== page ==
So my lavender plant isn’t looking so good. It is dried out on 3/4 of the plant. Has been this was since Aug.

I think it may have gotten some exposure to roundup through the roots since some weeds were sprayed in the area.

Can it be saved? Or should it be pulled and replanted?

unhealthy lavander

1 Answer 1


I am sitting here freezing and you've been out playing in your garden? Life ain't fair! Grins. What zone and hemisphere of this planet do you live?

There is a bit of life evident for your lavender. I would pull this plant up, rip off the dead roots and plant material, plant the live remainder in a one gallon pot of sterilized potting soil.

Glyphosate works primarily by being sprayed or applied to vigorously photosynthesizing leafy plant material. It is then transported to the roots, killing the roots and then the entire plant in 3 weeks.

If you hadn't said glyphosate, your plant is displaying very normal lavender die out. Is this the only lavender? What other plants are in this bed? You will need to replace this lavender but it would be nice to know the new lavender will not have the same problem. Next year, if the bit of lavender you transplanted into a 1 gallon pot in just potting soil thrives, you will be able to add to a lavender 'mass' ??

So if there had been the tiniest bit of wind that day you sprayed, I'll bet your lavender got sprayed. This is called 'Drift'. It takes minuscule glyphosate sprayed on leaves to kill a plant.

Glyphosate is only advantageous when needing to kill a large area of weeds. Should never be used in ornamental plant beds or vegetable gardens. I only used this for gravel walks and driveways, gravel patios. Only in the spring after weeds have had a chance to get vigorous but before they go to seed. And on a dead quiet, very warm, still air day. Sprayer held down very close to the gravel. It only takes ONE drop of glyphosate (a big drop) to kill a plant whether weed or ornamental or edible. You do not have to spray till runoff.

Your assessment about your lavender is probably right on. Glyphosate drift. If you were thinking there was enough glyphosate sprayed that the roots would take it up I am thinking there was more than enough drift to kill this lavender.

Has it been 3 weeks since you sprayed? How much was sprayed? Did you soak the soil?

  • Haha -- I'm in Napa, CA. So while there is no snow on the ground, it is 33F this morning... I sprayed the glyphosate last Summer. Didn't soak the soil (I don't think!). Just sprayed a couple of weeds in the general area. This is along our driveway. There is actually another lavender about 3 feet from this one that is thriving (the only other plan in that bed). I'll attempt the lavender surgery that you recommended and see if I can bring this one back to life.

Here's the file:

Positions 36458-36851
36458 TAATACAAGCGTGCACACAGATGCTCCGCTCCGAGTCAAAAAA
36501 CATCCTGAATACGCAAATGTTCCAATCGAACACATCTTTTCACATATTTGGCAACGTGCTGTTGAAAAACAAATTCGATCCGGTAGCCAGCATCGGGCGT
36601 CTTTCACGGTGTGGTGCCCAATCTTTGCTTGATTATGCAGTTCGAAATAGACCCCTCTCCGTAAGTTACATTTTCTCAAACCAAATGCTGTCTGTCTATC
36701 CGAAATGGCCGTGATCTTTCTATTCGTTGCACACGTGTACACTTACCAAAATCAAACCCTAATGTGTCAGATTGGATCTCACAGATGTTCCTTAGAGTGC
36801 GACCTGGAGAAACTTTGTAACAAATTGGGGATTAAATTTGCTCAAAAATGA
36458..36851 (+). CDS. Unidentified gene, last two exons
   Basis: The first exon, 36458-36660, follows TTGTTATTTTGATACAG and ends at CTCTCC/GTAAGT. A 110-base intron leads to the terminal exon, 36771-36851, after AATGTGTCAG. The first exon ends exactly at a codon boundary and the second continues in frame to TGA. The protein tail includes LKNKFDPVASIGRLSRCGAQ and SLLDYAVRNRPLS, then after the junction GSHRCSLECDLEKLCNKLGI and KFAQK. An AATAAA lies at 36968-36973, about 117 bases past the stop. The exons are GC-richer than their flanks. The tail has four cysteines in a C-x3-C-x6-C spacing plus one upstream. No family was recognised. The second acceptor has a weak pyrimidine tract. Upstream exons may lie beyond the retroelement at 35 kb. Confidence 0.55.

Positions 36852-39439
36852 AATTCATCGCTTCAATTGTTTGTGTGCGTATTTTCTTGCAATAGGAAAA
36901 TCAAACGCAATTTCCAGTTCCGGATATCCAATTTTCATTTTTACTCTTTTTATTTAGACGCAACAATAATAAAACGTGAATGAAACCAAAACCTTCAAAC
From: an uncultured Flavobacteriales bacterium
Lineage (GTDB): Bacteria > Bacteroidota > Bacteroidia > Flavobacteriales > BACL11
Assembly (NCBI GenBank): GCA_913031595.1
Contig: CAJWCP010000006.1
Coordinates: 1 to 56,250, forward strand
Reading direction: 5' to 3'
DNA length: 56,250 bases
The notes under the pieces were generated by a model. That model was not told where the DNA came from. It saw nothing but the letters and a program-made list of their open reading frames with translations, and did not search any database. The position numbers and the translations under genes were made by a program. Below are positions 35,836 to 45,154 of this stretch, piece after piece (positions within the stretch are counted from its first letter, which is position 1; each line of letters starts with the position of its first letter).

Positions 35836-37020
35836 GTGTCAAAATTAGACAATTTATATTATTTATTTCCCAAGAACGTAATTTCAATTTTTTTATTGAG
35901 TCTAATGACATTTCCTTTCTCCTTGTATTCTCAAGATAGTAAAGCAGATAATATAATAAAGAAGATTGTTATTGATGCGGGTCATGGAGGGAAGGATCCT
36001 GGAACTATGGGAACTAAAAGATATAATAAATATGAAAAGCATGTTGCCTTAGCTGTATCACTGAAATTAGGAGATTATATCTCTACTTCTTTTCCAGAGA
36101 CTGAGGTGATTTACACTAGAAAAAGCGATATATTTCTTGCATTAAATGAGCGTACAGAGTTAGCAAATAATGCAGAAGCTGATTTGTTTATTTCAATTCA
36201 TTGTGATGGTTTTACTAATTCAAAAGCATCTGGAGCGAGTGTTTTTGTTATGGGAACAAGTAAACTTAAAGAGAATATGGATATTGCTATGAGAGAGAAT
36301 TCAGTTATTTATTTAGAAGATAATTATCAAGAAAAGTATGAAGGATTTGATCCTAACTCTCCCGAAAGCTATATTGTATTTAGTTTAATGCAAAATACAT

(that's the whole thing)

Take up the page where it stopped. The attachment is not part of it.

– erikcw
    Commented Jan 26, 2018 at 17:06
  • I'd get at least 3 or 4 more lavenders and plant them offset about 2' apart. You need to prune these things in the fall cutting all those flower stalks off and leaving your plant looking like an upside down salad bowl. They make a gorgeous MASS in your landscape. Remember, what you are looking at is NORMAL for lavenders. That is why when making a mass or informal hedge of them you want to offset and be more organic in your arrangement so when one or two die like this, it won't be obvious.
    – stormy
    Commented Jan 26, 2018 at 23:22
  • Yeah I agree with the above, its an example of spray drift- I would either take cuttings- long and time consuming process, or basically dig up and start again, those plants are fairly cheap and common enough in shops to buy every year. However if you must spray, cover your plants with something throwaway, like a piece of cardboard when you use weed killer or do it in the evening, when temperatures are lower and wind is slower- or paint the weeds individually rather than blanket spraying.
    – olantigh
    Commented Jan 27, 2018 at 13:52
  • The best thing to do is learn how to choose battles. Weeds are so far down the bottom of my worry list with plants, it is actually funny. In my entire career spanning 40 plus years, I've only tried glyphosate 3 or 4 times to use commercially. Weeds are no problem, so many easy peasy ways to control. Glyphosate, just one little drop on the foliage of an annual or tender perennial is enough to kill it. Can damage larger more woody plants. Weeds are getting too much negative publicity. The easiest part of gardening is controlling weeds. Forget using pesticides. Make even worse problems.
    – stormy
    Commented Jan 28, 2018 at 4:50
  • Blanket spraying combined with glyphosate gives me the willies. Not good at all for homeowners. Us experts knew the risks,(killing your client's new pansies costs big bucks) and the risk never helped to make glyphosate useful even in the real world. Far easier ways to deal with weeds, yawn! Grins.
    – stormy
    Commented Jan 28, 2018 at 4:55

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